Wednesday, November 30, 2011

Cork and nut soup, anyone?

We went to my Mom's house for Thanksgiving dinner and arrived early to help her cook.  O offered to make his new specialty, an appetizer made with corks and walnuts.  

First, you scrub the nuts and corks.

Then you put them in a frying pan.  
(Oh, and don't forget to wear your Mardi Gras necklaces)

Finally, sauté until crispy.  

If you need to be in the kitchen for a period of time, I suggest giving your toddler some of the tools that resemble yours but that you will not need.  We gave O these items and he was engaged for at least 30 minutes.  He moved the nuts and corks back and forth between the silver mixing bowls, dumped them on the floor and then picked them back up again.  When he seemed like he was losing interest, I handed him the frying pan and he continued on with the activity.  

We spent the night at my Mom's and as we sleepily drank coffee and ate pie, O was busily preparing his next entree.  (Complete with Mardi Gras beads again)

Since Thanksgiving O has shown a greater interest in the kitchen supplies that he has access too.  He is constantly walking around the house with a silver mixing bowl and adding rocks and corks to it and stirring it up with a wooden spoon or whisk.  He has a small sauce pan that was my Grandmothers that he fills up, stirs, mixes and dumps out.  

If you have any extra cooking utensils, like wooden spoons, whisks, small pots, colanders or mixing bowls, put them out for your child to play with and see how they interact with them.  Encourage them to cook you a meal or just to mix up some ingredients.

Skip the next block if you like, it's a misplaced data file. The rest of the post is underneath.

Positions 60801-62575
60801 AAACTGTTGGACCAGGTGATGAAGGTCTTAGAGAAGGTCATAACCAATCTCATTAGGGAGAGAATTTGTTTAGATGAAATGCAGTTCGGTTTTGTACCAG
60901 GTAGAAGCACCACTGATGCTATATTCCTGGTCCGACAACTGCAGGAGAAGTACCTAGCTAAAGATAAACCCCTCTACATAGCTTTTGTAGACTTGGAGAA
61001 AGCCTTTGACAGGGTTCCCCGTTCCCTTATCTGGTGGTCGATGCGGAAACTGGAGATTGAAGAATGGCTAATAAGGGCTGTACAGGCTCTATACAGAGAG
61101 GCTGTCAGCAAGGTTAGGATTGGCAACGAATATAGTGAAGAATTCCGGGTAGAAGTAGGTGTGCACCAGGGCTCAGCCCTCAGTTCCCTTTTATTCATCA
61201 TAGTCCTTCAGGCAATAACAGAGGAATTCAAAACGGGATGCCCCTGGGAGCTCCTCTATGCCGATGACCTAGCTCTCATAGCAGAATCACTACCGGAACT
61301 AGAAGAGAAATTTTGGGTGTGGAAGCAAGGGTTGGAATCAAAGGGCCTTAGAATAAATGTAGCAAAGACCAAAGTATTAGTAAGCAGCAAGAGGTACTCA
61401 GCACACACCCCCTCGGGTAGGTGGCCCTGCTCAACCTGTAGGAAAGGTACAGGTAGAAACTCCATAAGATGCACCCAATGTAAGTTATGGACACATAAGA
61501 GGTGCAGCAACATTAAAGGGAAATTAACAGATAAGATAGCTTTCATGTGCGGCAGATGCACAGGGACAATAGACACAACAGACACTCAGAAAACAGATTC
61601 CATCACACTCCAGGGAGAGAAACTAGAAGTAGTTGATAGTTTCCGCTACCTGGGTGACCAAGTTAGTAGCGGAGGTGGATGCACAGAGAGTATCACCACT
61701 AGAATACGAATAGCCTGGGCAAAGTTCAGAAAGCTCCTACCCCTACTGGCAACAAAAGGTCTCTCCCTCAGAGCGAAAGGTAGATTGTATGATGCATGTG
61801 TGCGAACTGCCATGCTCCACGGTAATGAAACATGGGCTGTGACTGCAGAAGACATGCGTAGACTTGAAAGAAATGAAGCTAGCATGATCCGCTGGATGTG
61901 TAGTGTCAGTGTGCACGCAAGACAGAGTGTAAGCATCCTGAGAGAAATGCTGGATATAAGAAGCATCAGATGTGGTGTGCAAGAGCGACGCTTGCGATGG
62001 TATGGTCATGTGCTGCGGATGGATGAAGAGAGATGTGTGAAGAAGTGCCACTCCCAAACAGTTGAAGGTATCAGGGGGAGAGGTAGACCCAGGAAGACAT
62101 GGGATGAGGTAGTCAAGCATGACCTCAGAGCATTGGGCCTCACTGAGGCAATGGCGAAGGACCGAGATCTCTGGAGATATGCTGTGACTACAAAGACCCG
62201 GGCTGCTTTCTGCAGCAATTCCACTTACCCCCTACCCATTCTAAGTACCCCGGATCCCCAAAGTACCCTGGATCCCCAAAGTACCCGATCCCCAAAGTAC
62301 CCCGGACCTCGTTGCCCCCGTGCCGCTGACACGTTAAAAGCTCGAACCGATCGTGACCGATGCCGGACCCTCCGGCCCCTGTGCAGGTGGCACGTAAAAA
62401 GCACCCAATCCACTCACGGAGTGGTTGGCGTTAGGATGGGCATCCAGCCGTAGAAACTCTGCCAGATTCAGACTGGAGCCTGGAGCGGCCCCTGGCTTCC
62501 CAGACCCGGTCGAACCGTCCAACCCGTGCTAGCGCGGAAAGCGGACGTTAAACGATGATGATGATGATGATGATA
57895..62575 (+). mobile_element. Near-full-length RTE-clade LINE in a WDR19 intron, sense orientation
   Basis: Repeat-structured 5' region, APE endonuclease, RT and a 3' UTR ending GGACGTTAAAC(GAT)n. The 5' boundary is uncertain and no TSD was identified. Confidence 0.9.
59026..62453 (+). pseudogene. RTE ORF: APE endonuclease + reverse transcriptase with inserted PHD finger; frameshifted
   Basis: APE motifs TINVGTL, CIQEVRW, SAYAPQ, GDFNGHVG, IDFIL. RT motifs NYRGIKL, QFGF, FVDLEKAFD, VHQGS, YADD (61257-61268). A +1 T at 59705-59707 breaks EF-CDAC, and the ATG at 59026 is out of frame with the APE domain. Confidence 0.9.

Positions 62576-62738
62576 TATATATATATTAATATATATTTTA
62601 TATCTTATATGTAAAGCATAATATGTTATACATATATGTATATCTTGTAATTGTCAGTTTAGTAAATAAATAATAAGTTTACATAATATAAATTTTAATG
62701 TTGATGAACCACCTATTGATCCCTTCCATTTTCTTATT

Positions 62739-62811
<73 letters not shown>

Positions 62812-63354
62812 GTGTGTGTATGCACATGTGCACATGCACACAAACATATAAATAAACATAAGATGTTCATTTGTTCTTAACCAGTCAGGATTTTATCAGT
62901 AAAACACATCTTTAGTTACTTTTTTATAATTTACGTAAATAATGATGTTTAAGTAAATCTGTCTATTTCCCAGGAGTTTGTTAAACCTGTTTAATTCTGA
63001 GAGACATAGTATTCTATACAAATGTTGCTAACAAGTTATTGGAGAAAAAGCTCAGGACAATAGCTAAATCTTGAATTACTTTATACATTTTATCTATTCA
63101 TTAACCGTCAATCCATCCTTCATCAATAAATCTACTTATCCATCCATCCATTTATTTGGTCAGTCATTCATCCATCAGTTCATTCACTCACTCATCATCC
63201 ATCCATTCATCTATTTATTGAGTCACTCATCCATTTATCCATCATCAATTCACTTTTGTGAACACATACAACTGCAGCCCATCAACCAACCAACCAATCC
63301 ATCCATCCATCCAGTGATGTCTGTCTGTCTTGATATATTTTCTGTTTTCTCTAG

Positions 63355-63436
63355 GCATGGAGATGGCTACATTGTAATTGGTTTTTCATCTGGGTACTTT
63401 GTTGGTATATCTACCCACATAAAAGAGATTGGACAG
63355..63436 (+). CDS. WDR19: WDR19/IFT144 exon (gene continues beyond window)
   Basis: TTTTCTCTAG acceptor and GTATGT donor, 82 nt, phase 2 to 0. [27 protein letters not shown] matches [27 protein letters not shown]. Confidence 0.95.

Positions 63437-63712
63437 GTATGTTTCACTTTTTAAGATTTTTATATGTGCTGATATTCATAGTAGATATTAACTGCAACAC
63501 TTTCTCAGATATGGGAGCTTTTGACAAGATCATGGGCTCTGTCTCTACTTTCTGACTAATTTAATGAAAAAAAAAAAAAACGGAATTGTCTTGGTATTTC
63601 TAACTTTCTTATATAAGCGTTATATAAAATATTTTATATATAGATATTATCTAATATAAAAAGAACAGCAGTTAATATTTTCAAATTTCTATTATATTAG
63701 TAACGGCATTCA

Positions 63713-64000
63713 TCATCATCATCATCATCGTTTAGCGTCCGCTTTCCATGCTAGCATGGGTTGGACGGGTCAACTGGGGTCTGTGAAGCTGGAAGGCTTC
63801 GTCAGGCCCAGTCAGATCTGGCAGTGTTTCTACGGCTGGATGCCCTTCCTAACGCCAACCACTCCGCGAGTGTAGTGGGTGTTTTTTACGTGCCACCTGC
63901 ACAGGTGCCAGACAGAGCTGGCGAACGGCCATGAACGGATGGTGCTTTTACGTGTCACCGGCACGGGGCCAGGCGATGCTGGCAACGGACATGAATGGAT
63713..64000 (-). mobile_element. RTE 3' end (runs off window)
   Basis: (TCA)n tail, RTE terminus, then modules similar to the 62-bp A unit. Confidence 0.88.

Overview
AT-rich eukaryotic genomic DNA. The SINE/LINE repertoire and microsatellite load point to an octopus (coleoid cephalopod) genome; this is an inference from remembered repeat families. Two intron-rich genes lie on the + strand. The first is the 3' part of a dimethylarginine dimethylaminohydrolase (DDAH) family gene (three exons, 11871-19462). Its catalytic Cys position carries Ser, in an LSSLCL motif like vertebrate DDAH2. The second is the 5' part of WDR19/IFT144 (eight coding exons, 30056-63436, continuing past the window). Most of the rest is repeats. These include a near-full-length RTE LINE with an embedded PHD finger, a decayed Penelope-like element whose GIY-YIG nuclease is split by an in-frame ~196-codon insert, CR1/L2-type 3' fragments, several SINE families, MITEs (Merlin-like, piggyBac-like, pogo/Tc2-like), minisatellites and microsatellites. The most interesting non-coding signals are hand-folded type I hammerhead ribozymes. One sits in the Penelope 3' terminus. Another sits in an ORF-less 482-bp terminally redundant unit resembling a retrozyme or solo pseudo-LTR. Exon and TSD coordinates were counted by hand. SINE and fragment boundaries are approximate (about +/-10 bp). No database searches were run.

Engaging with these real materials, the ones that Mom and Dad use, have more meaning then the toy kitchen items.  They respect the materials more because they understand they hold a greater value and also because they belong to you.  It gives them the sense that they are participating in an activity that they see you doing and it makes them feel important and builds their confidence.  

Allowing your child to work with these items at an early age will most likely result in an interest in cooking and participating in the kitchen.  As your children gets older cooking includes many educational concepts in areas such as science and math.  

Thursday, November 17, 2011


Need something to do with your toddler?  Look no further then your 'To Do' list!

Little ones love to be near you and be involved in whatever you are doing, as I'm sure you've noticed.  Instead of waiting until nap time to get something done, why not ask your toddler for some help?  You can get check something off your To Do List and your child will be learning about real life activities, engaging in meaningful conversations (verbal or not), and making important observations and connections that will benefit them throughout their development.

Chores Your Toddler Can Help You With

* Unloading Dishwasher
* Laundry
* Gardening
* Putting groceries away
* Cooking
* Dusting
* Washing dishes
* Rinsing fruits and vegetables
* Watering plants
* Sweeping

To help with these important jobs, you need to rethink they way you go about them.  Instead of trying to quickly wash the dishes and do the laundry while your little one naps, relax and have a cup of coffee.  Think of your chores as activities to do and a means of entertainment, not something you need to rush through.